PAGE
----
The Absolutely True Diary of a Part-Time Indian by
Release Date: September 12, 2007
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Publisher: Little, Brown Books for Young Readers
How I Got the Book: ARC from Publisher
The Absolutely True Diary of a Part Time Indian is a 2007 novel for young adults written by Sherman Alexie and illustrated by Ellen Forney. The book won several awards.This was the first young-adult fiction work by Alexie, a stand-up comedian,screenwriter, film producer, and songwriter who has previously written adult novels, short stories, poems, and screenplays. Alexie stated that “I did [write the book] because so many librarians, teachers, and teenagers kept asking me to write one.”
The Absolutely True Diary is a first-person narrative by Native American teenager Arnold Spirit Jr., also known as “Junior”, a 14-year-old budding cartoonist. The book is a bildungsroman, detailing Junior’s life on the Spokane Indian Reservation and his decision, upon encouragement from a reservation high school teacher, to go to an all-white public high school in the off-reservation town of Reardan, Washington. The novel has 65 comic illustrations by Forney, which sometimes act as punchlines while also revealing Junior’s character and furthering the plot.
The novel is controversial for some of its content on issues such as alcohol, poverty, bullying, violence, and sexual references, as well as for the tragic deaths of characters and for the use of profanity and slurs related to homosexuality and mental disability. As a result, some schools have banned the book from school libraries or inclusion in curricula.
Simple Language, Big Issues
The Absolutely True Diary of a Part-Time Indian is a one-of-a-kind look at life inside (and outside) a Native American reservation. The author, Sherman Alexie, is himself a Native American and has said this book was semi auto-biographical.
I’d say it’s more than “semi,” but knowing his history and background made a huge difference while reading it. This is a story of change and loss and becoming who you’re meant to me.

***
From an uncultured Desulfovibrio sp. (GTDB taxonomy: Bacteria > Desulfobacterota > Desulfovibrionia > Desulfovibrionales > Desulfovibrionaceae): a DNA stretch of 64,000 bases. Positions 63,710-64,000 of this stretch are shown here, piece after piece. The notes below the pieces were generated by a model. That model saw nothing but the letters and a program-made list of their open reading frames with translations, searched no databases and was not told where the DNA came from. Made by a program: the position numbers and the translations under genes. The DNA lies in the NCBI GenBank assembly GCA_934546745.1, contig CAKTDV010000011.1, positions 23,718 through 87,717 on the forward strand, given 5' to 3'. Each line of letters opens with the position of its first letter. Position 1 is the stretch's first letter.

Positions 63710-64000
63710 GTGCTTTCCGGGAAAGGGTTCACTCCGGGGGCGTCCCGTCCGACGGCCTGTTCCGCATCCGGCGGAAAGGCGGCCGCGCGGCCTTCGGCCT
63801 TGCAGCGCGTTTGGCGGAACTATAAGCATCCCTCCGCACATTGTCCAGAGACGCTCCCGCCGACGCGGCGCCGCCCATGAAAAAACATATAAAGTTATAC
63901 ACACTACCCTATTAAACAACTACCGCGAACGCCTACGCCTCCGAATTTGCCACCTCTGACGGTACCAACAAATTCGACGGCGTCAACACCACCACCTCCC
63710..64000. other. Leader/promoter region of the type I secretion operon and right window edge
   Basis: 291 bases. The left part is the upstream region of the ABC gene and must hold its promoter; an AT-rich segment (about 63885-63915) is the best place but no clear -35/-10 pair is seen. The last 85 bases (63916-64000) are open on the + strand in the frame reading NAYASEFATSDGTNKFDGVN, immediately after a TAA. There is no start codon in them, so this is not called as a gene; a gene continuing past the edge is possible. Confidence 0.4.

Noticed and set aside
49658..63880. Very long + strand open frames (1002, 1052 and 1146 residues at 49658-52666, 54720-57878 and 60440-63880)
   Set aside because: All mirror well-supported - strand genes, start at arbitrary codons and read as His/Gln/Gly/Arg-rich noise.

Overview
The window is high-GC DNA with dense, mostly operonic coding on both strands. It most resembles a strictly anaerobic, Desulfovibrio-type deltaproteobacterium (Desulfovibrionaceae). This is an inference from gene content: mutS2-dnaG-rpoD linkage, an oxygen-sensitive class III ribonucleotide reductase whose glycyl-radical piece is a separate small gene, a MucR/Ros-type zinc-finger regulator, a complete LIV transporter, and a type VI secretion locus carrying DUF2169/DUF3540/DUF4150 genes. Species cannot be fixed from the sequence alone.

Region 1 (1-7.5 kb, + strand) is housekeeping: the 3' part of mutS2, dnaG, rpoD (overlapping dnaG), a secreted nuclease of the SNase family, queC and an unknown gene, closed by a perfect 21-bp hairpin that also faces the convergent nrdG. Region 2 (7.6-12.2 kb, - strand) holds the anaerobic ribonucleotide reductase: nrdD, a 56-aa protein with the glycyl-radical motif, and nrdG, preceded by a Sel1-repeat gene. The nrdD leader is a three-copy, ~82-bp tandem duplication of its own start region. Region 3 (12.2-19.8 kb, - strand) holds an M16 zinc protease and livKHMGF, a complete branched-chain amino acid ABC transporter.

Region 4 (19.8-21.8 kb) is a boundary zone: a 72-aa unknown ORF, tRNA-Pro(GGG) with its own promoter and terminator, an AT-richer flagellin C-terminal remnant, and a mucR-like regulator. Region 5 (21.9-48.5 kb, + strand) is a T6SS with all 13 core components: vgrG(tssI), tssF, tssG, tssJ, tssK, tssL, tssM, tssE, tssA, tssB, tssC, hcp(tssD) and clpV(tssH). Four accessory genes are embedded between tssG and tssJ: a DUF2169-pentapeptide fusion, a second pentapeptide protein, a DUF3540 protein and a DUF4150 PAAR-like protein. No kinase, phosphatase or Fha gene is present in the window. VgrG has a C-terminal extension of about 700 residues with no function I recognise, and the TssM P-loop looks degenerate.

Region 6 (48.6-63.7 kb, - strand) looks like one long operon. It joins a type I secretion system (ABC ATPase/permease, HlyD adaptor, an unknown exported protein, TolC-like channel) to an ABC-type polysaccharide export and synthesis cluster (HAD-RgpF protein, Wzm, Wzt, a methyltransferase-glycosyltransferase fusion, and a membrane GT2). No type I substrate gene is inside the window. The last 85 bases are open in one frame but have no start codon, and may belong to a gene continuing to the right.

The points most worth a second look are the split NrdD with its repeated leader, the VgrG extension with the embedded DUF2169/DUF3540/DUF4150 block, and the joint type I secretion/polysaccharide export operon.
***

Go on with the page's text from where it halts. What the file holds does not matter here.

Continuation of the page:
It’s told from the perspective of high school freshman Junior. The language of the story is very simplistic. It reads like a diary, which it is in a way. And, it’s a little over 250 pages, so a very quick read.
Even though the way it’s written is very easy-to-read, the storyline is full of really big, tough issues like alcoholism and death. I loved how Alexie approached these topics – with honesty and no quick solutions.
I appreciated that he was unafraid to tackle things in The Absolutely True Diary of a Part-Time Indian that one might guess he experienced firsthand. Like facing down a community who doesn’t want you to leave and takes your leaving as a betrayal.
As I read this book, I kept thinking that no one else could have told this story except Junior/Sherman Alexie. No one else could have talked about life in a reservation except someone who’s lived it, and it made me appreciate his journey and what it took to for him to make it.
There is definitely some content in The Absolutely True Diary of a Part-Time Indian that I would encourage parents to consider before letting their teen read it. That being said, I think this book’s rawness will really resonate with teens. I would just be advised before gifting this book unknowingly.
Bonus: Junior draws to express himself and the doodles are included in the book. I read the novel on my Kindle, so the text on some drawings was hard to read but overall it was fine. I loved the addition of the images because it adds another dimension to the mind of a teenaged boy.
I actually read Alexie’s Reservation Blues in a Native America Lit class in college. It’s a fantastic read, and I highly recommend it if you’re looking for something similar to The Absolutely True Diary of a Part-Time Indian.
This is a book I would have loved to have read in high school. It’s eye-opening and raw. The Absolutely True Diary of a Part-Time Indian will expose you to a culture not often highlighted in literature, and to a young boy’s experience that is totally and endearingly relatable.
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